Micrima in Bristol has raised £2.6m in venture capital to bring its ground-breaking breast scanner to market. The new funding will support accelerated development of its patented microwave-based MARIA technology for commercialisation later this year.

“Breast cancer is the most common cause of death in women between the ages of 35 and 55 in Europe and the leading cause of death for women in many countries,” said Roy Johnson, Micrima’s Executive Chairman. “The problem is that many tumours are not discovered early enough, largely due to the difficulty in discriminating between cancers and dense tissue using current imaging technology.

“Using harmless radiowaves, the MARIA imaging system is capable of detecting tumours… without any of the safety concerns associated with x-ray mammography”


“Using harmless radiowaves, the MARIA imaging system is capable of detecting tumours in dense tissue and allows routine and repeated scanning without any of the safety or comfort concerns associated with x-ray mammography. The process takes less than five minutes and avoids painful breast compression.”

Almost half of the funding comes from existing individual investors with the majority of the balance from individual ‘angel’ investors through the Venture Founders platform. Re-investing shareholders include Technology Venture Partners, based at the Innovation Centre at Bristol & Bath Science Park, Swarraton Partners, a UK venture capital firm investing in European early stage technology companies and the British Business Bank supported Angel CoFund. The University of Bristol Enterprise Fund is a new investor.

8 years in the making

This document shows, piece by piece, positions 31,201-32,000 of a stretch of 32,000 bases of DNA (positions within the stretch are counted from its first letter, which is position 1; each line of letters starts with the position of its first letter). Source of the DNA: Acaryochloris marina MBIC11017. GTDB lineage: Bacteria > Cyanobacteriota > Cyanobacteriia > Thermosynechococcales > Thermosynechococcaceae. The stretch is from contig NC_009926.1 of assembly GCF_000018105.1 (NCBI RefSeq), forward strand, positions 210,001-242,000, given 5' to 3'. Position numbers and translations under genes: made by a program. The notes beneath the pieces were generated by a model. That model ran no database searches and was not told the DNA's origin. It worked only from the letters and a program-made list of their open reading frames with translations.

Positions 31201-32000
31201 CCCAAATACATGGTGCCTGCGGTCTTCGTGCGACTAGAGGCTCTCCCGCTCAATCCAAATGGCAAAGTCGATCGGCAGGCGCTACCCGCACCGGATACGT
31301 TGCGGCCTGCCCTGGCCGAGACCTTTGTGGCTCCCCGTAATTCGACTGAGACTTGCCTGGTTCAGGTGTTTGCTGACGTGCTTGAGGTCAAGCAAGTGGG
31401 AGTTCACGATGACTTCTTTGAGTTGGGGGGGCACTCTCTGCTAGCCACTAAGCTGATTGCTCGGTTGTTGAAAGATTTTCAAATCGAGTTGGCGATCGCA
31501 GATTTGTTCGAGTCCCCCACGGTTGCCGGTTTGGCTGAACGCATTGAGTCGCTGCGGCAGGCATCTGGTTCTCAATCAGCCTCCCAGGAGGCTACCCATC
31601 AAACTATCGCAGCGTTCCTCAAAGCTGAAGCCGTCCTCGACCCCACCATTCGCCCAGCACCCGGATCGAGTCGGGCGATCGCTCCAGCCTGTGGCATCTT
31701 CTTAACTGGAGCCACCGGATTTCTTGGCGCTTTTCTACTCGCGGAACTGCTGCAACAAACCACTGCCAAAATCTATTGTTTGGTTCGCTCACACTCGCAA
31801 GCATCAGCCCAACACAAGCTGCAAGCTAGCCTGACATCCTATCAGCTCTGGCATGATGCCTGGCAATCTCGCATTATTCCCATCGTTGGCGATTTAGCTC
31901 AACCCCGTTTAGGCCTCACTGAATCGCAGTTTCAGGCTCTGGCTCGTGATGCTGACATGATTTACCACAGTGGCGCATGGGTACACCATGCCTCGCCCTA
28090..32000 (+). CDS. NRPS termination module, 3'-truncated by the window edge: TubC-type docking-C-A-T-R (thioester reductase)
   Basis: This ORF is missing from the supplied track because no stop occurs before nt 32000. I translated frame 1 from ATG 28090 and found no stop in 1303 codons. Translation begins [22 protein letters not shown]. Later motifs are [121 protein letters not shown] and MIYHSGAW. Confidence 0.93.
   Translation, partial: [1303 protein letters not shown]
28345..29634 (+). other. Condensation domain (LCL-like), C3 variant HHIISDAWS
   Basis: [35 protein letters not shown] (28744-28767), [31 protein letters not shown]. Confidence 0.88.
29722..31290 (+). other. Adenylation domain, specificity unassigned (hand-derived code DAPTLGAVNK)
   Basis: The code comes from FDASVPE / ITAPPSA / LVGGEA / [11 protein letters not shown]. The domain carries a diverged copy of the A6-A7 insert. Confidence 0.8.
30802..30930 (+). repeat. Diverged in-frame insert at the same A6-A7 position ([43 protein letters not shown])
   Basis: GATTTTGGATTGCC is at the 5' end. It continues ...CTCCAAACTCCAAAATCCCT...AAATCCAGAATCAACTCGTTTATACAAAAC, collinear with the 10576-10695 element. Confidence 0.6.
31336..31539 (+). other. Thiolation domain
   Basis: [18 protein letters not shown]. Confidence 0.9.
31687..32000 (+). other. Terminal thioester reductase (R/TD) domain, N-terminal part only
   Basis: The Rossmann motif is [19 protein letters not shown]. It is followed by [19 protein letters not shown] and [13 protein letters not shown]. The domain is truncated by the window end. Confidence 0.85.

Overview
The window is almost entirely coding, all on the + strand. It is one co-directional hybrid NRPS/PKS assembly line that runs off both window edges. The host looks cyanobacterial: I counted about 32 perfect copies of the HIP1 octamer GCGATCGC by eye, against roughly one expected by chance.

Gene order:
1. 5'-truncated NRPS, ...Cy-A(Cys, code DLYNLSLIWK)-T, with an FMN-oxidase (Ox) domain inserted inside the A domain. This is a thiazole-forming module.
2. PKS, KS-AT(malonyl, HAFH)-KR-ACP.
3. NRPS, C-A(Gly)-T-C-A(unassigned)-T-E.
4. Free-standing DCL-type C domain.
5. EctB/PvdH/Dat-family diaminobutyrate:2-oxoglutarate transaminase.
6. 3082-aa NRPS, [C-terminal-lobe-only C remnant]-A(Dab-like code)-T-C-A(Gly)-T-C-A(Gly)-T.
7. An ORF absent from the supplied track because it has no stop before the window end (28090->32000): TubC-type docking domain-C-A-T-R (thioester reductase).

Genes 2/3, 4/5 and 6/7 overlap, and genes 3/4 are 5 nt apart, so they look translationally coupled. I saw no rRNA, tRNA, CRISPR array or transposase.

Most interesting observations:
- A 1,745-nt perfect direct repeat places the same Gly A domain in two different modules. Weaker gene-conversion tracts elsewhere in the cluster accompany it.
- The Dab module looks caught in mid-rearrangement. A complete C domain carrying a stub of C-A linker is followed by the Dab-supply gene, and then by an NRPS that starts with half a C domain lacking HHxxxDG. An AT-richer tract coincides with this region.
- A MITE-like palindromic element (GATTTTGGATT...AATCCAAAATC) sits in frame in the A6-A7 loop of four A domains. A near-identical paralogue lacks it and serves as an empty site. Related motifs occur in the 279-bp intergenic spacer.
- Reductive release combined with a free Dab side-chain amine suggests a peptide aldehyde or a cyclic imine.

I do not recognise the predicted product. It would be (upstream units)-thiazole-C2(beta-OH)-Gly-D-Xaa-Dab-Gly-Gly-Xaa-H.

The technology was initially pioneered at the University of Bristol and received European regulatory approval in 2015 after eight years of development. The MARIA scanning head consists of 60 elements that sequentially transmit a microwave pulse while all the remaining elements collect the reflected data which is processed using a focusing algorithm to create an image of the energy distribution within the breast.

The scanner is now being used in clinical trials based at several breast cancer imaging centres throughout the UK. The first clinical data from MARIA was presented at the European Congress of Radiology in Vienna earlier this year, with more results from current multi-site clinical trials presented in Liverpool in July to demonstrate its effectiveness.

The next version of the MARIA system, due to be released early next year, will add the ability to automatically distinguish between different types of lesions, providing a significant advantage over current methods for its future screening applications.

“We originally invested in Micrima because we knew we’d found an extremely capable team working with some very interesting technology in a sector with considerable opportunity for innovation,” said Tim Mills, Investment Director at the Angel CoFund. “The team has really delivered on our expectation in the last couple of years and we’re very happy to be supporting them again through this next phase of development.”

There is more information about the MARIA technology on the Micrima website.